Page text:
Living Life, Changing the Conversation on Aging
Healthcare’s transition into the home and digital solutions have opened up new opportunities to be well and thrive as we age. Experts from P&G Ventures, Eli Lilly, and Stanford's Center for Longevity talk about the last trends and solutions.
A Conversation Between Industry-Leaders
Alan Goldstein, Managing Director, P&G Ventures: Goldstein has helped build up P&G’s products in the aging market and he’s now in charge of P&G Ventures.
Vera Malkovich, Principal Research Scientist - Cognition and Behavior, Eli Lilly: Malkovich brings together the science behind human behavior and digital tools that could improve cognition.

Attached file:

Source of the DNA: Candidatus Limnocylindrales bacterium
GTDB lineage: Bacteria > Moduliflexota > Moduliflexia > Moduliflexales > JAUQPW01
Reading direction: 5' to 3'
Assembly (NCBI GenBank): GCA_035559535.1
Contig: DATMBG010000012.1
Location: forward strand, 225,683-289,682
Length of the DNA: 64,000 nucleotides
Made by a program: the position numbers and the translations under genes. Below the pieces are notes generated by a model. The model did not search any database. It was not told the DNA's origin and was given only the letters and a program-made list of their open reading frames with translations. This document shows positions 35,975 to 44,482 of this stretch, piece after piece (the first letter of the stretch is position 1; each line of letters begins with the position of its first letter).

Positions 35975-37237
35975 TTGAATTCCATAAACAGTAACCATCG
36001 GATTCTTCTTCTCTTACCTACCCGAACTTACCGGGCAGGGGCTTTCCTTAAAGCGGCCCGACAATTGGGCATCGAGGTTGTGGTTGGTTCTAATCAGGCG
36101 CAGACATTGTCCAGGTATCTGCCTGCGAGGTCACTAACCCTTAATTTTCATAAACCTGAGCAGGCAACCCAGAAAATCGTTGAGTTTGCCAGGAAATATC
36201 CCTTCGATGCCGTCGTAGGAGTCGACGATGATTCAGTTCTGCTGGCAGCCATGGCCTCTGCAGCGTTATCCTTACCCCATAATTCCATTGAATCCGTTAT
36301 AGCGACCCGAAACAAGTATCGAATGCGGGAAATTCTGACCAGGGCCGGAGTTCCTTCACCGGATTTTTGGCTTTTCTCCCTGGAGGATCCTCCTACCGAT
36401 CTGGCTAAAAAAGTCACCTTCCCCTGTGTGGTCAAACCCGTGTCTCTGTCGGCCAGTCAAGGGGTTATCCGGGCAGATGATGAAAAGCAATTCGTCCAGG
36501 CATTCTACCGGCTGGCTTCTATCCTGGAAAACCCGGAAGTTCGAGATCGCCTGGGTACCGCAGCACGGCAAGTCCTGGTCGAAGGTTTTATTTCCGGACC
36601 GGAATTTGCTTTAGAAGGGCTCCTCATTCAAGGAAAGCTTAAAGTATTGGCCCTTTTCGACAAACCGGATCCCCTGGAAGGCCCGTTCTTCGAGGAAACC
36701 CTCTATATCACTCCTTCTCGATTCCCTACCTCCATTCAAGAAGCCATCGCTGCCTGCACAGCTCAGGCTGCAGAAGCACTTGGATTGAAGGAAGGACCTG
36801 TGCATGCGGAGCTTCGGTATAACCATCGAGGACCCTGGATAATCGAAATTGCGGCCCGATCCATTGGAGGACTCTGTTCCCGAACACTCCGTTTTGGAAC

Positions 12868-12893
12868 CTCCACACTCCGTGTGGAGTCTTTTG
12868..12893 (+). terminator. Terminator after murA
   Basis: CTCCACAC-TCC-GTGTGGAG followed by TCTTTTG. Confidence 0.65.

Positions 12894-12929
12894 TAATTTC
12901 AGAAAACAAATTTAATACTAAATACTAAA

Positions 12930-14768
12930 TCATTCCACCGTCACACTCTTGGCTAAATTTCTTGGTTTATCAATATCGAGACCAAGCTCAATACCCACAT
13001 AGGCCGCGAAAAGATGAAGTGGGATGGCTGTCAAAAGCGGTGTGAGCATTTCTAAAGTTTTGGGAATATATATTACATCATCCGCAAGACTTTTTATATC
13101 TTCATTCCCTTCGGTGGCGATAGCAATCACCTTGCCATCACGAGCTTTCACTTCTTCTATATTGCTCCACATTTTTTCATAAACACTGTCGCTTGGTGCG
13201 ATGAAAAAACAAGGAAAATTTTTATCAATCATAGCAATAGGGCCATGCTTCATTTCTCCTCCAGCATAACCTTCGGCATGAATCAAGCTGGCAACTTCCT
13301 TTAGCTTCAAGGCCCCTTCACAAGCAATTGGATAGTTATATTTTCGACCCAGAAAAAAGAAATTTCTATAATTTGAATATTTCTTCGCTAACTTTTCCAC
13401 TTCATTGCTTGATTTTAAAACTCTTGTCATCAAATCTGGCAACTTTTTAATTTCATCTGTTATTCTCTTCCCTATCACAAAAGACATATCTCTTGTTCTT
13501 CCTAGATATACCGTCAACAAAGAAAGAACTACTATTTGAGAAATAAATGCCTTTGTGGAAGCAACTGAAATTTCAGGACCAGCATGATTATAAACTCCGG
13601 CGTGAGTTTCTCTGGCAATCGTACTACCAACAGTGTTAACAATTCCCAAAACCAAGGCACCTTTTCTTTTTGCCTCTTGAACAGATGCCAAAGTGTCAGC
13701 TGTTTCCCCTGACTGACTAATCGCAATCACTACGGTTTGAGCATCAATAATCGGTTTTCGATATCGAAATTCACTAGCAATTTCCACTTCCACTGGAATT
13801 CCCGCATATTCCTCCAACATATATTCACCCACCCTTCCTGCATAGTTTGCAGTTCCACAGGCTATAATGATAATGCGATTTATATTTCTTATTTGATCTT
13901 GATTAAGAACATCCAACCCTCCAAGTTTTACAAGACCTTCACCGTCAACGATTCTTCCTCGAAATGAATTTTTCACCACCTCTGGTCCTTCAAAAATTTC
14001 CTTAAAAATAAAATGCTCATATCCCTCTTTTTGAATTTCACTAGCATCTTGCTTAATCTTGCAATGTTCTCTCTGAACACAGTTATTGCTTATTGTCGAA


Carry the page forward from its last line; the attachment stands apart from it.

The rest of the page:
Ken Smith, Director of Mobility, Stanford Center on Longevity: Smith's mission is to accelerate and implement scientific discoveries, technological advances, behavioral practices, and social norms so that century-long lives are healthy.
The Highlights of the Panel Discussion
- While life-span has doubled over the last century, society has not kept up. We are adding years at the end, while anchoring on milestones from the past.
- Innovating for longevity does not equal innovating for the old age.
- Everyday, there are more people above 65 getting online than people being born: technology plays a key role in longevity and defense against chronic illness.
- Age is not a number: the three areas that define someone’s age are their degree of independence, mobility and cognitive state.
- It’s essential to implement digital tech to aid diagnosis and treatments of chronic illness without turning it into surveillance tools.
- Community, purpose and engagement are key things to keep in mind for healthy aging.
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